Earnings reports moved stocks in Tuesday's after-hours session, and among the big winners was
Shares surged 22.5% after the Los Angeles-based outsourcing-services firm said earnings jumped by 50% year over year to 27 cents a share, or $8 million. Revenue totaled $36.9 million. Analysts were looking for 6 cents a share, excluding extraordinary items, on $34.7 million in revenue. Shares were adding $2.45 to $13.36.
, a Houston-based maker of systems and service management software, reported non-GAAP fiscal second-quarter earnings of $96 million, or 48 cents a share. That exceeds both the company's prior guidance and analyst estimates, the latter of which had called for just 42 cents a share.
The company also upped its fiscal 2008 profit forecast to between $1.78 and $1.86 a share, compared with the prior range of $1.69 to $1.79 a share. That would trump Street targets of $1.74 a share. The stock was gaining $1.07, or 3.2%, to $34.75 in recent after-hours action.
Continuing the positive trend,
( OVEN) booked mushrooming revenue of $32.5 million and sharply narrowed its third-quarter loss to $1.8 million, or 6 cents a share. That beats the 37-cents-a-share loss the company posted last year and the 9-cents-a-share loss predicted by analysts. The Atlanta-based speed-cook oven maker jumped 5.5% to $16.20.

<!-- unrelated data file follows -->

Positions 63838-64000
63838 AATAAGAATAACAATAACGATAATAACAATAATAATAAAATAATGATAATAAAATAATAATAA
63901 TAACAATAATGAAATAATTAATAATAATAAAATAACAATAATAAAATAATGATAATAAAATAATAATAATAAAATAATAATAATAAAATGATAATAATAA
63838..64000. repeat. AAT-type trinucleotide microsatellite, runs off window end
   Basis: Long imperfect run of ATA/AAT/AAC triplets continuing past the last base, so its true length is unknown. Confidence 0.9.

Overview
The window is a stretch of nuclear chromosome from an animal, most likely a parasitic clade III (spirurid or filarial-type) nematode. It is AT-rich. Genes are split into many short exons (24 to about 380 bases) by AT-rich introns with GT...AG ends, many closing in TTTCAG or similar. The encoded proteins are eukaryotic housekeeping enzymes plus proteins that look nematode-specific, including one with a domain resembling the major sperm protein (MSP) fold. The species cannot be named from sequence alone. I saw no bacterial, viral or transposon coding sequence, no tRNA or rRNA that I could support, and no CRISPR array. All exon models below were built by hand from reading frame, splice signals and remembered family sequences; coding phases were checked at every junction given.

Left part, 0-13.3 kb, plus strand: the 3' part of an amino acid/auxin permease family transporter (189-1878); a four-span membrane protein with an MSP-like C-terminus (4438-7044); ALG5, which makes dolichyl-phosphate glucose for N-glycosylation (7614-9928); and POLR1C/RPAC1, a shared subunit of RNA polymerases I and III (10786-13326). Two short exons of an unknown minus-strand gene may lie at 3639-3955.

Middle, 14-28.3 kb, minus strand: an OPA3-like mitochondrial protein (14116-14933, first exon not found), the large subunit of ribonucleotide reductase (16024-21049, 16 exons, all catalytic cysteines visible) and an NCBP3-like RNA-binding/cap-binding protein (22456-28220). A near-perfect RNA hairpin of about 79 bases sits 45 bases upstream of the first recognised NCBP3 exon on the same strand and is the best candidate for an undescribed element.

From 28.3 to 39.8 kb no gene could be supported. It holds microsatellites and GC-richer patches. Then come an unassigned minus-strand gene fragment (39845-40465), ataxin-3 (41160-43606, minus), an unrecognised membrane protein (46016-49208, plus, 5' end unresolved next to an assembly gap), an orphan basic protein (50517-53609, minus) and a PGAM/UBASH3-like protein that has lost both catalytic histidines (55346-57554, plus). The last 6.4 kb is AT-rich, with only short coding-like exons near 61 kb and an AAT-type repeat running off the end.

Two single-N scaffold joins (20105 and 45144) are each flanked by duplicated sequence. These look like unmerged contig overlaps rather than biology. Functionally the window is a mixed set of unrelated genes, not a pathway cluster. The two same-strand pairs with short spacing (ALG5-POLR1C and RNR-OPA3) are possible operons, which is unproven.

Online jewelry retailer
, meanwhile, said third-quarter earnings leapt 62.9% from last year to a better-than-anticipated $3 million, or 18 cents a share. The Seattle-based company also boosted its full-year guidance. Shares tripped immediately after the bell, but were recently jumping $8.92, or 11.9%, to $83.60.
Among the losers, was
, whose shares dropped after the car-rental outfit didn't swing to a big enough profit. The Parsippany, N.J., company made $103 million, or 60 cents a share, from continuing operations to reverse a steep year-ago loss. Analysts had sought 66 cents a share, less special items. Revenue of $1.72 billion was also slightly under projections. Shares recently were off 5.4% to $18.21 in thin trading.
sank even though the Greece-based shipper posted better-than-expected results. Earnings soared from last year to $2.38 a share, excluding a one-time gain from the sale of two vessels, to beat Street expectations by 4 cents a share. Still, shares retreated 2.1% to $113.50 following a big, heavily traded run-up in the regular session.